Scotland – University of St. Andrew’s

A train ride from Edinburgh, Scotland takes you into the charming town of St. Andrew’s. Known for the birthplace of golf, it’s only fitting that you drive right past the old course on your way into town. But what really makes up St. Andrew’s is the university. The University of St. Andrew’s has a total of about 8,800 students, of which 7,000 are undergraduates. With 19 academic schools including studies such as medicine, biology, math, computer science, history and languages, students have a variety of subjects to explore. Named teaching university of the year with it’s high quality teaching and low student to staff ratios (one of the the lowest in the UK) S. Andrew’s is a place that breeds strong relationships between student and staff.

The town of St. Andrew’s has a population of about 17,000 people, which means the students make up a good chunk of the city. One thing about U.K. universities, is that there isn’t a sense of “campus” like we’re used to in the states. The buildings are scattered throughout the city and depending on how big the city is that means the social sciences could be a decent 20-40 minute walk from the science buildings. But what I liked about St. Andrew’s was that it was placed in a smaller town, meaning even through the buildings were scattered, the town became the “campus.” In comparison, a student who wasn’t quite ready to tackle navigating a massive city and living on their own (literally with little sense of campus) could thrive at a place like St. Andrew’s.

One of the biggest themes of the University of St. Andrew’s is diversity and internationalism. A hefty 45% of students come from outside the U.K. The faculty comes from all over. So while you may be the new kid in a small town, you certainly will be accepted no matter where you come from. You have the ability to grow from others with varying religions and cultures and you can do it in an intimate environment.

Who is the type of student who could thrive at the University of St. Andrew’s? Someone who is okay being in a smaller setting and one that I’ll call a rural-urban environment (small town, take the train away from the city to get to it). Someone who wants to study in the U.K. but wants a little more flexibility in majors (I’ll explain below). Someone who wants to experience something different, be challenged, and meet people from all over the world. Admissions are competitive.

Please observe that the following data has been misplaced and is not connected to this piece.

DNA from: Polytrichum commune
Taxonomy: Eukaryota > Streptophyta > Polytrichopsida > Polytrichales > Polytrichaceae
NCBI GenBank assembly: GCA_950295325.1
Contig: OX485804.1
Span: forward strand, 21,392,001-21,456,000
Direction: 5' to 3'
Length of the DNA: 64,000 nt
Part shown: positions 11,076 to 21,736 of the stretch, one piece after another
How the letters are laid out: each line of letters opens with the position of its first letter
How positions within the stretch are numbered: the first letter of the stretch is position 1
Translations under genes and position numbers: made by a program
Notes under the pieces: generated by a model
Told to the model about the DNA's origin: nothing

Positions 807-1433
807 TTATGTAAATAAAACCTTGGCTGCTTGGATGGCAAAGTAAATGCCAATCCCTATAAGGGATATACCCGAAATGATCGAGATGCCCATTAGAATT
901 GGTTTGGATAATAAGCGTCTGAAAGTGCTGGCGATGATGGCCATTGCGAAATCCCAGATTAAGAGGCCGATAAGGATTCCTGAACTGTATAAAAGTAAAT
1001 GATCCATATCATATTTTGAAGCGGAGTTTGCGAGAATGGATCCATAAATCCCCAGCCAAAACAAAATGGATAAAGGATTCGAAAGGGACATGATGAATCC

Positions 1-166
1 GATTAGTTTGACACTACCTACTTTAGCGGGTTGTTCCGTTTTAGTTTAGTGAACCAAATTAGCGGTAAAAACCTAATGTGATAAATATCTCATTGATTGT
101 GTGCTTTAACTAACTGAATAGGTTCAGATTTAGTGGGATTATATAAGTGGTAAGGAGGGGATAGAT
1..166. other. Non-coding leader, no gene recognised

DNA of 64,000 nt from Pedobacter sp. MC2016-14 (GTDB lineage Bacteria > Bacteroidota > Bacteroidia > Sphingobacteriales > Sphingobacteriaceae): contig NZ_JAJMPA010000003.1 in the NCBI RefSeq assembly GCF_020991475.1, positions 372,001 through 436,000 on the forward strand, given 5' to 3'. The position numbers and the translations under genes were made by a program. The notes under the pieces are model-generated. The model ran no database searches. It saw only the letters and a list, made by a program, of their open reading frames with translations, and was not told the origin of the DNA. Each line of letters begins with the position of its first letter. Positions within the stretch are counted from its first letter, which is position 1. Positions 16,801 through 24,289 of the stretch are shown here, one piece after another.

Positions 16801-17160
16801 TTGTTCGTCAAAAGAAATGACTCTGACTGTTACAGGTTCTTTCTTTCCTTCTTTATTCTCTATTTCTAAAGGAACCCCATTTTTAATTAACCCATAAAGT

Please find the following facts below and if you’re interested, take a look at their website for all of the information:

In contrast to the London universities, students in Scotland will earn their degree over the course of 4 years. This gives the students a lot more flexibility in terms of studying. Students can choose up to 3 subjects (majors) to study in their first year, year two students choose 2 subjects and their final two years students are either choosing their one subject (major) to study or are able to complete a joint degree (2 subjects). This gives students the ability to pair things like languages with economics and computer science with math. A plus for students not able to pick just one subject right out the gate.

Quick facts (again, I encourage you to check the website for full details):

  • No music degree, but has a music center, and any student can add some music studying to their coursework
  • New marine laboratory
  • 97% retention rate (percentage of returning students…highest in the U.K.)
  • One of the few in the U.K. to offer Sustainable Development
  • Observatory accessible to students to utilize on campus within the Physics and Astronomy departments
  • You can often consider two tracks with your math/science degrees (arts pathway or science based degree)
  • Offering veterinary studies (accredited with American Vet Association)
  • Can live in residence halls first year (with meal-plan option or not) have organized social events, wardens (residence advisors for the building for support/safety)
  • Art and design need a portfolio for admission
  • Small group discussions are paired with the lower-level large lecture halls
  • Fixed tuition rate all four years, will work with your FAFSA
  • Average student (A/B+ in high school) with about 4-5 AP classes, at least 600+ on SAT Subject tests
    • (note, you are reviewed within the context of your high school, admissions are holistic and will be looking for a challenging curriculum and stronger math/sciences depending on your major)

If you’re a student who has considered studying abroad, but aren’t ready to choose one area of a study, are wanting a smaller environment, interested in diversity and want a completely new experience, you may want to do some research and check out St. Andrew’s and similar universities in Scotland.

Remember, it is YOUR job to research different universities/colleges and find a right fit for YOU. Ask questions, reach out for more information and armor yourself with information! Happy exploring! 


Published by Casey Barneson

Author of The College Wellness Guide. Beverly Hills High School College Counselor.

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